Most Popular Posts of 2010: #10 – Glee's Grilled Cheezus

Every Tuesday and Thursday for the next five weeks we’ll be counting down the most read posts of last year. This week, Richard Clark explores Glee’s treatment of faith in its’ landmark episode, Grilled Cheezus.

The writers behind Glee understand that faith and spirituality is a deeply profound and personal concept. They understand that each person struggles with questions of faith and that those questions must not be trivialized or stifled. They get that many of us find a need to pray to a higher power, to believe in something bigger than ourselves, and to devote our lives to something great. That’s why they thought long and hard about a storyline to open up the episode with and provide a context for such a conversation. That’s why they decided to open with Finn, praying to his “super-delicious” lord, Grilled Cheezus.

Wait, what?

Glee has always dealt with hard or controversial subjects with a certain amount of irreverence. If the show is guilty of anything, it’s giving deathly serious subjects a slight air of triviality, though they might argue (wrongly) that such an approach is perhaps the only way to speak to the current generation of teenagers. Either way, this has been Glee‘s voice and it’s made for a fascinating and entertaining show. Even if we may not be coming to the table with the same assumptions as Glee, we can appreciate the show for its fairness and frankness. While the rest of popular culture either refuses to acknowledge the typical teenage taboos, or normalizes them to an embarrassing degree, Glee has the guts to question them and wrestle with them. Whether the discussion focuses on sex, teenage pregnancy, self-image, disability or relationships with parents, each side of the issue is given a fair voice, even if the show does often come out on one side or another of an issue.

For the most part, faith is given a similar treatment in this episode. As is usual for a hot-topic relatedGlee episode, each member of New Directions is leveraged to present their own distinct opinion about the subject at hand. The two extremes are represented in Kurt’s staunch atheism and Finn’s blind faith. In between, we are treated to cursory expressions of agnosticism, Judaism and Christianity. Quinn expresses her thanks for God bringing her through a pregnancy, while Santana mocks her thanksgiving. Puck expresses frustration at Finn’s using Jesus’ name to cramp everyone’s style. The teacher expresses nothing and merely facilitates, perhaps a wise response when such a discussion breaks out in a public school setting.

This all sounds perfectly fair, and for the most part it is. Still, as the episode progresses, the question of what one believes becomes far less important than the question of why one believes it. When we hear from Sue in this episode, it’s clear that her reasons for sharing in Kurt’s atheism stem from a place of both compassion and reason. First, God doesn’t make sense. And if he did, why doesn’t he heal her mentally challenged sister? Kurt expresses frustration that, if God exists he “makes me gay and then has his followers going around telling me it’s something that I chose.” Quinn, one of the Christians, can’t handle it: “We shouldn’t be talking about this. It’s not right!”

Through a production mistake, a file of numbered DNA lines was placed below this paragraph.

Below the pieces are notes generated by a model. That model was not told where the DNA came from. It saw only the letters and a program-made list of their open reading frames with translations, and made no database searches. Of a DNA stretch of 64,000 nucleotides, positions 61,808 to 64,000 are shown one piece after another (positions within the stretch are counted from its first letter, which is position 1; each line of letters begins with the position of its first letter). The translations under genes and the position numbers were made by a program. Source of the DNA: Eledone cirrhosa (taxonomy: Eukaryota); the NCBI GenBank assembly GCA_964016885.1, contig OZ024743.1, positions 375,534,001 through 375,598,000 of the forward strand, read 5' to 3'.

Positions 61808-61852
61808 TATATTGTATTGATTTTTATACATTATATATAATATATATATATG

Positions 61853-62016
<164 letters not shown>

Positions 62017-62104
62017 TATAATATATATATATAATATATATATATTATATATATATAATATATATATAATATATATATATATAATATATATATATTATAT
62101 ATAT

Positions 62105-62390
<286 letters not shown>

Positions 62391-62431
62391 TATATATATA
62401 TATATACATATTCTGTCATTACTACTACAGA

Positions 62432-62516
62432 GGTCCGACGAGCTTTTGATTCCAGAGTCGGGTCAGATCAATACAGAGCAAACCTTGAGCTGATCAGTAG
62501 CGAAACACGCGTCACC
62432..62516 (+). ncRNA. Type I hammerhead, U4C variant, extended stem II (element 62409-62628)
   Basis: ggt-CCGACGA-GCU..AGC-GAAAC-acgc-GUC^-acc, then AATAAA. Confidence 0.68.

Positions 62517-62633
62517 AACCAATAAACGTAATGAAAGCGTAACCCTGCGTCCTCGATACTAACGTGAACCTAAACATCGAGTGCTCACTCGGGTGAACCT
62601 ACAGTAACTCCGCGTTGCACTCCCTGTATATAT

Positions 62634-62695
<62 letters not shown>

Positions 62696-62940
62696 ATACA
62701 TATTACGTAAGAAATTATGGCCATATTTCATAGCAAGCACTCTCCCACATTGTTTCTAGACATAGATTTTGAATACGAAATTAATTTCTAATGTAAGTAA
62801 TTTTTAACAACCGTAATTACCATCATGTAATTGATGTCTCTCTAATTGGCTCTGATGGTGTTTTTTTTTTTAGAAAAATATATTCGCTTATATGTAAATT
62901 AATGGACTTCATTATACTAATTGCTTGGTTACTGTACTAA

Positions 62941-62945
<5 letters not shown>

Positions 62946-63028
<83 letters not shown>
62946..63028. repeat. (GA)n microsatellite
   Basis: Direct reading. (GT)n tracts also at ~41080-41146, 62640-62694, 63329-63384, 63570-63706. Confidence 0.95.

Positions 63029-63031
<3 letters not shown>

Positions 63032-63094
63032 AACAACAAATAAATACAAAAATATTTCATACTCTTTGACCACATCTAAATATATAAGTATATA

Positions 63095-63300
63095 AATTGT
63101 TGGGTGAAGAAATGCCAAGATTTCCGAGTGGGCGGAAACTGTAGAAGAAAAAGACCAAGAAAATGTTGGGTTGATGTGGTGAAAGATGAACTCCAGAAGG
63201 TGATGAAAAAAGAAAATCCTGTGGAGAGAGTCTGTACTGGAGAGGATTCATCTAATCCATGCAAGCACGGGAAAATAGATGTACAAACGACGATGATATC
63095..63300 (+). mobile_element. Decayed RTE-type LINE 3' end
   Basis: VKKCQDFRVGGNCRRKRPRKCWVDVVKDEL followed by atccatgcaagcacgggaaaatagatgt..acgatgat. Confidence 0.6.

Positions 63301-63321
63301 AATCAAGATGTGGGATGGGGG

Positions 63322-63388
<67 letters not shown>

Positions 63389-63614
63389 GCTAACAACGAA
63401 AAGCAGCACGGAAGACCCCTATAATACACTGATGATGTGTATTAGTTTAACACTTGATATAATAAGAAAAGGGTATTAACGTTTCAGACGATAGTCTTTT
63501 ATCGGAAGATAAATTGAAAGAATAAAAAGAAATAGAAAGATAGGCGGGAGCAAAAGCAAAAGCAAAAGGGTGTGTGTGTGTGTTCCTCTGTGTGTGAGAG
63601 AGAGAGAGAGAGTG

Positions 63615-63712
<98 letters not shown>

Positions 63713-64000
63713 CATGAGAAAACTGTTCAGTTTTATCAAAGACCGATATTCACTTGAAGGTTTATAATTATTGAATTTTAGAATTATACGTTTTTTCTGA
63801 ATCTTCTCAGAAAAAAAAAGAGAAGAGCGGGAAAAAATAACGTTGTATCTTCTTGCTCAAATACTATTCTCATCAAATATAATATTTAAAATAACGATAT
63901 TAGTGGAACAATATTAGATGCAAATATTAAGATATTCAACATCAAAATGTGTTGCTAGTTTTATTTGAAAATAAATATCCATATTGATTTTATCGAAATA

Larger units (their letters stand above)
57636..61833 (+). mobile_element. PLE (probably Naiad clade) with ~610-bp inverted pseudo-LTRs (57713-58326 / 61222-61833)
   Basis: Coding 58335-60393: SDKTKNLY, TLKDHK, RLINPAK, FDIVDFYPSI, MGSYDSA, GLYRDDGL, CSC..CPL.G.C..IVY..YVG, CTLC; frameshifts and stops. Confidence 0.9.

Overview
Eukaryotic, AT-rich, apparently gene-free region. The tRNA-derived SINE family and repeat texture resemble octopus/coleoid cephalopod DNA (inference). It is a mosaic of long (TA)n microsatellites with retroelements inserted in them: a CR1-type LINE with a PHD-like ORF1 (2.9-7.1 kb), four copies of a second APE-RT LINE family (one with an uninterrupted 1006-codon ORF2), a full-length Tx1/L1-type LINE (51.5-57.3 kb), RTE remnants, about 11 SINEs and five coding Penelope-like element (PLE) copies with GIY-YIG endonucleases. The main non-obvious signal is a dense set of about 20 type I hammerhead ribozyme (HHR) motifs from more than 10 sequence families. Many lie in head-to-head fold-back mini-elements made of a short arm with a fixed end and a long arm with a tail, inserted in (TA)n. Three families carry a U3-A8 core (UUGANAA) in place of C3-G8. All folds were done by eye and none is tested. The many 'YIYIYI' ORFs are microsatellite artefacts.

The telling thing about the episode is that while Sue and Kurt have the opportunity to share why they believe what they believe, the rest of the cast come across as blindly dogmatic. Even Finn, who had the benefit of seeing a sign from God on his grilled cheese, could claim to have more reason for faith than the rest of the characters. So why do these people believe in God? Glee offers the answer by way of Mercedes, in a stirring speech to Kurt:

I know you don’t believe in God. You don’t believe in the power of prayer, and that’s okay. To each his own. But you’ve got to believe in something. Something more than you can touch, taste or see. Cause life’s too hard to go at it alone, without something to hold on to, and without something that’s sacred.

And there we have Christianity framed as a coping mechanism or crutch rather than anything close to a reasoned response to the world around us. It’s not so much that it makes sense of the world. According to Glee, it’s that faith of any sort allows us cope with the harsh realities we face every day as human beings. Jesus Christ is just one of many things we can cling to in this endeavor. Nothing more, nothing less.

Kurt agrees, but finds that something to be his Dad, whose heart-attack forms the emotional core of the episode. It’s this event, not finding Jesus’ face on a grilled cheese sandwich, that the show demonstrates to be the real instigator of religious and spiritual thought. For Kurt, it confirms his belief in his dad and his disbelief in God.

So yes, Glee truly does understand that many of us have a deeply personal need to devote ourselves to something bigger than ourselves. The only thing they don’t understand is that for most true Christians, belief isn’t a luxury. It often makes things harder, more troubling, and more disturbing. We don’t believe it because it comforts us. We believe it because it rings true. Does it often seem as if God has betrayed us? Yes. But more often, I feel as if I’ve betrayed God. I am deeply in tune with how awful I am, and how deep my need for salvation truly is. And when I look out into the world, I don’t see a meaningless nothing as much as I see a world in need of saving, with no hope except for the only One that makes any real sense to me.

About Richard Clark

Richard H. Clark is the co-founder and editor-in-chief of Christ and Pop Culture. He has a Master of Arts in Theology and the Arts from the Southern Baptist Theological Seminary. He lives in Louisville, Ky. He is also the managing editor of Gamechurch and a freelance writer for Unwinnable, Paste, and other outlets.
E-mail: clarkrichardh [at] gmail [dot] com.
Twitter: @deadyetliving